My continuing quest to see everything in New York City

Explorations & Adventures               About       Press       Tours       Links             Travel Blog

Wednesday, August 4, 2010


I've been on a bit of a Queens kick lately, and when there's someone with a car who wants to walk Census Tracts with me, I'm taking the opportunity to go somewhere I can't get to easily by subway or bike. These two things led me out to the Laurelton and Cambria Heights neighborhoods in the Southeastern corner of Queens.

I really don't much to say. Far Eastern Queens, in most ways, is more Nassau than Astoria (or even Flushing), and the only way you know you've crossed the border into Valley Stream is that the street signs have a different font. The only person I've ever known that's lived in this neighborhood did so precisely because it was as close to Long Island as he could get and still be within the city limits, which was legally required by his City Government job. Houses are lovely, single-family, and mostly suburban-style detached; the foreclosure crisis of Southeast Queens seems to not have made it this far over.

After a bit we walk by Montefiore Cemetery (Rabbi Schneerson's place of burial). I was expecting some local Chabad infrastructure around the cemetery - maybe a tzotzke store, maybe a kosher restaurant, maybe even a small hotel - but all there is is a small, nondescript Chabad House. Despite the rain, and being halfway down the block, I actually get an "excuse me - you are Jewish?" from a guy leaving the building. The guy's Yiddish was better than his English - very strange for a young Chabadnick, who in this day and age almost all grow up learning the the local vernacular language as a first, or at least co-first, language.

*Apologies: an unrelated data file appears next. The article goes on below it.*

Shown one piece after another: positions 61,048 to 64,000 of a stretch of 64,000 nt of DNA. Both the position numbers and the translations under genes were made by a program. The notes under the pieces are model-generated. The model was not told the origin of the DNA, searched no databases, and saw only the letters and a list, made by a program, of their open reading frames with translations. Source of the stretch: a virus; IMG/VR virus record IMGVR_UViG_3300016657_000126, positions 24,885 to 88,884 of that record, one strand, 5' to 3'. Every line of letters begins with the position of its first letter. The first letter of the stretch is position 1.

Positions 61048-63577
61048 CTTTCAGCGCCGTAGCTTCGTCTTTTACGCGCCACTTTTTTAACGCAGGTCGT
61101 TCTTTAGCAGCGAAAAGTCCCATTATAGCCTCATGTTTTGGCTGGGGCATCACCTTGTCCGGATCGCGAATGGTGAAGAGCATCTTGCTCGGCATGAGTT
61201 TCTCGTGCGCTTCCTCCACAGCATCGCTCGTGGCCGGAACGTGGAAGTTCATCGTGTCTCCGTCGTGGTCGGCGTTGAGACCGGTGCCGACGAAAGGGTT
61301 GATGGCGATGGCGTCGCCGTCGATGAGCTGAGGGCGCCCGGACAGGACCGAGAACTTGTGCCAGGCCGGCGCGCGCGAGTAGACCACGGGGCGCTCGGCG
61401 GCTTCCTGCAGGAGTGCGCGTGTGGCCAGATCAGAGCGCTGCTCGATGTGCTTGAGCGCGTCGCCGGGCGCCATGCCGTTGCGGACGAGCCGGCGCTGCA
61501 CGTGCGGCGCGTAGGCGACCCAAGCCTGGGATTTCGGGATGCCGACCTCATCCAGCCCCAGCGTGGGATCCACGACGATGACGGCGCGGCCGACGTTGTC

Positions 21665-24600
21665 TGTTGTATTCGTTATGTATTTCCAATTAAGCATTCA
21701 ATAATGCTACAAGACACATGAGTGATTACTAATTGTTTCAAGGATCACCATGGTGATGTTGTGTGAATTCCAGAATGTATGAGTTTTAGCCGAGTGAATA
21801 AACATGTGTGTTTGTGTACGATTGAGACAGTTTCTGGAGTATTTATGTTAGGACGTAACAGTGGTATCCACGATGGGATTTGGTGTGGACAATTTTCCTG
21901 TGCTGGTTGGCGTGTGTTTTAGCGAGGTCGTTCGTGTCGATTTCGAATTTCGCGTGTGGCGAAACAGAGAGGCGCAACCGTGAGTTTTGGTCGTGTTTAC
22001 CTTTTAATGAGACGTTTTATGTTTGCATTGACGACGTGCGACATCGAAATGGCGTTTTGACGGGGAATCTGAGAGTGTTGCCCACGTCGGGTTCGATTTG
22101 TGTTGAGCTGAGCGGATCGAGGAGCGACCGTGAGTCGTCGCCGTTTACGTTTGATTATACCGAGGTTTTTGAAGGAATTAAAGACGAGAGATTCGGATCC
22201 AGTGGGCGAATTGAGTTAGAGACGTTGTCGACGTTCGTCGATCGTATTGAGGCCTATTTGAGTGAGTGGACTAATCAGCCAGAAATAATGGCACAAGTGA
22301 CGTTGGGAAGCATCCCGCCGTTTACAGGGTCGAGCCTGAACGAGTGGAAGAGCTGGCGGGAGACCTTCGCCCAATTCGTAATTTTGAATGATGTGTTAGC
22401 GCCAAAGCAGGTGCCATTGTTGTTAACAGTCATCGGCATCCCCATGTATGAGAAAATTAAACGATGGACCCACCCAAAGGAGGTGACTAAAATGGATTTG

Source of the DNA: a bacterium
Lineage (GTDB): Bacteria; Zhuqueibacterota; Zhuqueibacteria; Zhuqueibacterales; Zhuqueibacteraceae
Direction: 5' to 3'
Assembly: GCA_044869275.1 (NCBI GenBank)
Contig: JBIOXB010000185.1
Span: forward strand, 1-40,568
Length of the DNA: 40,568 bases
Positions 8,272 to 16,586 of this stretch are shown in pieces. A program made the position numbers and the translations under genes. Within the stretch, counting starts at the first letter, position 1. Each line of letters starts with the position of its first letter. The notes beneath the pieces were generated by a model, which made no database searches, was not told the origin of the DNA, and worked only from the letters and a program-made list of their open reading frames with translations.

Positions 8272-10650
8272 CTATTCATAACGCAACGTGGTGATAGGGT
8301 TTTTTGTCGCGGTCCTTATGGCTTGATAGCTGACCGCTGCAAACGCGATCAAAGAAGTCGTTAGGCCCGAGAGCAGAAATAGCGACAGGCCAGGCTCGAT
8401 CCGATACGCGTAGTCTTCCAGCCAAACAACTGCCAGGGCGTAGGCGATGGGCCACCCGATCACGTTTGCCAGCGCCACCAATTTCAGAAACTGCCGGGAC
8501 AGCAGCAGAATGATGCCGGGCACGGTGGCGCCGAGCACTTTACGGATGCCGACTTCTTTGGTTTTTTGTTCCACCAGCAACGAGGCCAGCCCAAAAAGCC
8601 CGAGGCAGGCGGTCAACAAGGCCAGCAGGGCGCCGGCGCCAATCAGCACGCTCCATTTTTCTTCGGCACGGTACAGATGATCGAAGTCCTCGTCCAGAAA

Further north we come to Linden Blvd, which looks, well, pretty much like the rest of Linden Blvd looks throughout it's 6 miles in Brooklyn and 5 .5 miles in Queens. We stop to eat at a Haitian restaurant called Port-a-Prince. The place is somewhat schizophrenic - the interior is immaculate and looks like it could be any fancy French place in Manhattan, yet they give us plastic forks to eat with. Everyone in the place is speaking exclusively French Creole - to the point where I find myself ordering the "Poulet" and hoping for the best.

I'm rewarded. Not only is the food pretty good, in terms of "calories-per-dollar" this has got to be one of the greatest deals in the 5 boroughs - a giant heaping plate of rice, beans, salad and chicken fit for a meal for two, all for $6. I guess they save on the cutlery.

Neighborhoods: Laurelton, Cambria Heights
Tracts Walked: Q604, Q606, Q612, Q614, Q616.01, Q616.02, Q618, Q620, Q632, Q638, Q646, Q650

No comments:

Post a Comment